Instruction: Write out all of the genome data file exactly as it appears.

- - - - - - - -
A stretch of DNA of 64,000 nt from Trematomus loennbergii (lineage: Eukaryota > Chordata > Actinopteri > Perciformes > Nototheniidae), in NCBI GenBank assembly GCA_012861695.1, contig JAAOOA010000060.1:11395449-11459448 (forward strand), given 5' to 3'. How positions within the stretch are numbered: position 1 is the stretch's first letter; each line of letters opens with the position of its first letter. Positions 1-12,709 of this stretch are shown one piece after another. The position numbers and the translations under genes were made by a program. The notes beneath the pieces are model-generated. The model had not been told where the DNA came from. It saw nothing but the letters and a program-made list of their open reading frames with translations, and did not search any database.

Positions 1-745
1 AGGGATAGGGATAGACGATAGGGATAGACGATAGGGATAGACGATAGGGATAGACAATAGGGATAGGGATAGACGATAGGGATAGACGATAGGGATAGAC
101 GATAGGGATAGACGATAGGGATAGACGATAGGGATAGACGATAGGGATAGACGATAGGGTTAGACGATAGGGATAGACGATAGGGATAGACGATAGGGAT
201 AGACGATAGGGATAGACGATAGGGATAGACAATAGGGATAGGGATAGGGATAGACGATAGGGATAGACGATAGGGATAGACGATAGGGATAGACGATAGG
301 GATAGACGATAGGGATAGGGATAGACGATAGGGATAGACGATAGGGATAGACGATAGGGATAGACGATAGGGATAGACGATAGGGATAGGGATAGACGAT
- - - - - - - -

A stretch of DNA of 64,000 nt from Trematomus loennbergii (lineage: Eukaryota > Chordata > Actinopteri > Perciformes > Nototheniidae), in NCBI GenBank assembly GCA_012861695.1, contig JAAOOA010000060.1:11395449-11459448 (forward strand), given 5' to 3'. How positions within the stretch are numbered: position 1 is the stretch's first letter; each line of letters opens with the position of its first letter. Positions 1-12,709 of this stretch are shown one piece after another. The position numbers and the translations under genes were made by a program. The notes beneath the pieces are model-generated. The model had not been told where the DNA came from. It saw nothing but the letters and a program-made list of their open reading frames with translations, and did not search any database.

Positions 1-745
1 AGGGATAGGGATAGACGATAGGGATAGACGATAGGGATAGACGATAGGGATAGACAATAGGGATAGGGATAGACGATAGGGATAGACGATAGGGATAGAC
101 GATAGGGATAGACGATAGGGATAGACGATAGGGATAGACGATAGGGATAGACGATAGGGTTAGACGATAGGGATAGACGATAGGGATAGACGATAGGGAT
201 AGACGATAGGGATAGACGATAGGGATAGACAATAGGGATAGGGATAGGGATAGACGATAGGGATAGACGATAGGGATAGACGATAGGGATAGACGATAGG
301 GATAGACGATAGGGATAGGGATAGACGATAGGGATAGACGATAGGGATAGACGATAGGGATAGACGATAGGGATAGACGATAGGGATAGGGATAGACGAT